E-Mail Alert

Add your e-mail address to receive forthcoming issues of this journal:

Journal Browser

Journal Browser

Special Issue "Algae Based Technologies"

Quicklinks

A special issue of Energies (ISSN 1996-1073).

Deadline for manuscript submissions: closed (30 September 2014)

Special Issue Editor

Guest Editor
Dr. Paul L. Chen

Center for Biorefining, Department of Bioproducts and Biosystems Engineering, University of Minnesota, 1390 Eckles Ave., St. Paul, MN 55108, USA
Website | E-Mail
Phone: 612-625-7721
Interests: pyrolysis; hydrothermal liquefaction; microalgae; food processing

Special Issue Information

Dear Colleagues,

The desire to increase biofuels production renewed the interest in algal biomass. Tremendous efforts were invested in many areas, including strain selection and development, cultivation techniques and facilities, harvest, downstream processing, product development, techno-economic analysis, life cycle analysis, energy policy, etc. In recent years, algae related research has been expanded way beyond biofuels, and is taking new directions. The interest in using algae as a vehicle for production of chemicals, nutraceuticals, medicine, foods, feeds, pigments, etc., and as a means of waste utilization and management, is rapidly growing. This special issue is to solicit high quality and original research contributions and critical reviews on all aspects of algae based technologies.

Dr. Paul L. Chen
Guest Editor

Submission

Manuscripts should be submitted online at www.mdpi.com by registering and logging in to this website. Once you are registered, click here to go to the submission form. Manuscripts can be submitted until the deadline. Papers will be published continuously (as soon as accepted) and will be listed together on the special issue website. Research articles, review articles as well as communications are invited. For planned papers, a title and short abstract (about 100 words) can be sent to the Editorial Office for announcement on this website.

Submitted manuscripts should not have been published previously, nor be under consideration for publication elsewhere (except conference proceedings papers). All manuscripts are refereed through a peer-review process. A guide for authors and other relevant information for submission of manuscripts is available on the Instructions for Authors page. Energies is an international peer-reviewed Open Access monthly journal published by MDPI.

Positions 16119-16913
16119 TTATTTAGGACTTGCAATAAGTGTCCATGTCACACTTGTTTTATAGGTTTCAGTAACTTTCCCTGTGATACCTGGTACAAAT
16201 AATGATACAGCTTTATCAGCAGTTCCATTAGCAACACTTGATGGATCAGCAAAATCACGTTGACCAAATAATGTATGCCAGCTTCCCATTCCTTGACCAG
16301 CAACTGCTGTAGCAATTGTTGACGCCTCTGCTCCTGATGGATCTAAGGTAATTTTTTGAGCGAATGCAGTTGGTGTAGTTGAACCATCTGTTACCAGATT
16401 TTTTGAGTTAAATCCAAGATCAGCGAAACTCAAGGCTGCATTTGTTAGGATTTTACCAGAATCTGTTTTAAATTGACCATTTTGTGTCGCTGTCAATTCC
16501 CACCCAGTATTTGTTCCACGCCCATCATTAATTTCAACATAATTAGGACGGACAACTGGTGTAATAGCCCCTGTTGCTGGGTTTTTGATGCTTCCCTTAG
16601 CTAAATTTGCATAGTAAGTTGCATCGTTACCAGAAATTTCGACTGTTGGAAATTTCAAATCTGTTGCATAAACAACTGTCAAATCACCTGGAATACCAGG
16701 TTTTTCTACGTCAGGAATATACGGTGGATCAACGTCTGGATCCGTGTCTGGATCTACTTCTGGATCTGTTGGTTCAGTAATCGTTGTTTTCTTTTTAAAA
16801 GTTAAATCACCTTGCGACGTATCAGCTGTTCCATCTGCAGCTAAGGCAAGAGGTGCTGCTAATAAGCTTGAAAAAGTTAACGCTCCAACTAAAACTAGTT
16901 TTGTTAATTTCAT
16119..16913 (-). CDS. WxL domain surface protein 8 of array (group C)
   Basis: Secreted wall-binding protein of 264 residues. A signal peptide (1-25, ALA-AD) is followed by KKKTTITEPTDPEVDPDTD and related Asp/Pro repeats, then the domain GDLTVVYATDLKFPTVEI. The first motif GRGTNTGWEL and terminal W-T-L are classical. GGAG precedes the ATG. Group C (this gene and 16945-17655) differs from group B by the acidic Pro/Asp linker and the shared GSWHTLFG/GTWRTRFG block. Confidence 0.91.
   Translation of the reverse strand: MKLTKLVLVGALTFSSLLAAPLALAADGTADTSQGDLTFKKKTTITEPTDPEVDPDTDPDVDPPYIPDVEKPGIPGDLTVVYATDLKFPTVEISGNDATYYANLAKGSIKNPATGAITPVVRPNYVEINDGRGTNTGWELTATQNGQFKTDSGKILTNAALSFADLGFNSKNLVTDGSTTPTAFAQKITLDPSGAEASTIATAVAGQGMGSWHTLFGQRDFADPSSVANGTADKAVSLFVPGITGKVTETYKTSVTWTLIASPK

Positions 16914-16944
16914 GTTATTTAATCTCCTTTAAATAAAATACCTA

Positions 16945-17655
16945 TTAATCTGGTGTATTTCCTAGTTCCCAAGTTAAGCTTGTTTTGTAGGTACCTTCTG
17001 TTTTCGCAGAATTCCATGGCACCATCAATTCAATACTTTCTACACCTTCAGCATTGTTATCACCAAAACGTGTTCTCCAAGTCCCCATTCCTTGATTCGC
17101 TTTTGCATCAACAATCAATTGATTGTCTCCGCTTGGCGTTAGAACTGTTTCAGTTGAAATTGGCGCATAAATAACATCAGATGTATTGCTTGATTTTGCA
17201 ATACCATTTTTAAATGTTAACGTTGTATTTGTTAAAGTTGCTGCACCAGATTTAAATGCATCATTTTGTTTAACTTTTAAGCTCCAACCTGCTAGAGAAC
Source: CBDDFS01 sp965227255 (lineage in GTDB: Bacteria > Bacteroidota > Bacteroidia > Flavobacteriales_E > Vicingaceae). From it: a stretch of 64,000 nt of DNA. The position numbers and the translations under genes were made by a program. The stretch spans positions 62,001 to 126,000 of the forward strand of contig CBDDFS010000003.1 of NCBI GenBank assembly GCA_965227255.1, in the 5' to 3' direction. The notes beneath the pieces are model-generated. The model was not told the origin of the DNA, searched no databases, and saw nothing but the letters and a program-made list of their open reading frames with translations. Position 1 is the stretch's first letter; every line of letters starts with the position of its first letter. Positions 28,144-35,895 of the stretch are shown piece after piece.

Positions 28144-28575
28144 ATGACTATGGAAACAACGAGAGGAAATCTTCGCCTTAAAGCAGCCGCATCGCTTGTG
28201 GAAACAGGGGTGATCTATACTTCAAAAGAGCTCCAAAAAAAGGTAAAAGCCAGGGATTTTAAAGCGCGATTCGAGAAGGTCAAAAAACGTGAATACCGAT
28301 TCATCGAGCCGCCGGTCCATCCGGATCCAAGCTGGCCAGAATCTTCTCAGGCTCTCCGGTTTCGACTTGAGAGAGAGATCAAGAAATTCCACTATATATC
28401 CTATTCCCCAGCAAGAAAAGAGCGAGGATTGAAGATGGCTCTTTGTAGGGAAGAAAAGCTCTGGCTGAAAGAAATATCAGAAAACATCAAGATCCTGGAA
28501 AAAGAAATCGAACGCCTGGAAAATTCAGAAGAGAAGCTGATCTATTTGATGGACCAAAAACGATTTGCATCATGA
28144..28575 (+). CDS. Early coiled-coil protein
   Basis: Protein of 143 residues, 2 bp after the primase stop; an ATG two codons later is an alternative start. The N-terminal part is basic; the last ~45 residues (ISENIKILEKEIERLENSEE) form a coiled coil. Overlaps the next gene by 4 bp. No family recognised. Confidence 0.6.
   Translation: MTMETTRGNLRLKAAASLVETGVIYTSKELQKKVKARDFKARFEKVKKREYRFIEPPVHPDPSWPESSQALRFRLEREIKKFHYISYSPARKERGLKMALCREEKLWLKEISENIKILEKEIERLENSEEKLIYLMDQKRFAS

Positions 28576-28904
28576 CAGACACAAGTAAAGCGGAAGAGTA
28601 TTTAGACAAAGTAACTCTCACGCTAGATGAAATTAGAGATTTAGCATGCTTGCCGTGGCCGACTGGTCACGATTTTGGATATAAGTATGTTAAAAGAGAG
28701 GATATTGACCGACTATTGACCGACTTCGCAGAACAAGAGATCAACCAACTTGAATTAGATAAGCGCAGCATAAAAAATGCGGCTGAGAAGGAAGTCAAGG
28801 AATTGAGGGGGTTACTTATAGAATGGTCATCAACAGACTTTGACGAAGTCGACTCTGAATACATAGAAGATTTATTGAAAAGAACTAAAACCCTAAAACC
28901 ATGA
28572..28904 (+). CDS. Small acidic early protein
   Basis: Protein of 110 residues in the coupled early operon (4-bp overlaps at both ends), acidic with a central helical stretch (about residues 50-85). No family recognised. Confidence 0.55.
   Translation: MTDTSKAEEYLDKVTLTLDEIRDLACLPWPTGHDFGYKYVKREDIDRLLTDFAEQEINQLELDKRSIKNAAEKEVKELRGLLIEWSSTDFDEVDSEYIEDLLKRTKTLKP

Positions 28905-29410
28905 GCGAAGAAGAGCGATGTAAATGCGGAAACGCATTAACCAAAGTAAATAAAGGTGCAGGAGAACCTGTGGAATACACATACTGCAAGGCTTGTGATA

Please visit the Instructions for Authors page before submitting a manuscript. The Article Processing Charge (APC) for publication in this open access journal is 1400 CHF (Swiss Francs).


Keywords

  • algae
  • microalgae
  • macroalgae
  • biofuels
  • chemicals
  • nutraceuticals
  • medicine
  • foods
  • feeds
  • pigments
  • waste treatment
  • waste management
  • cultivation
  • harvest
  • downstream processing
  • technoeconomic analysis
  • life cycle analysis

Published Papers (7 papers)

View options order results:
result details:
Displaying articles 1-7
Export citation of selected articles as:

Research

Jump to: Review

Open AccessArticle Fatty Acid Characteristics of Isochrysis galbana Lipids Extracted Using a Microwave-Assisted Method
Energies 2015, 8(2), 1154-1165; doi:10.3390/en8021154
Received: 14 November 2014 / Revised: 24 December 2014 / Accepted: 22 January 2015 / Published: 3 February 2015
PDF Full-text (442 KB) | HTML Full-text | XML Full-text
Abstract
Lipids were extracted from Isochrysis galbana using a microwave-assisted method accompanied by various types of organic solvents. The effects of organic solvent type and microwave input energy on the fatty acid characteristics of the extracted lipids and their biodiesel product were investigated. Variations
[...] Read more.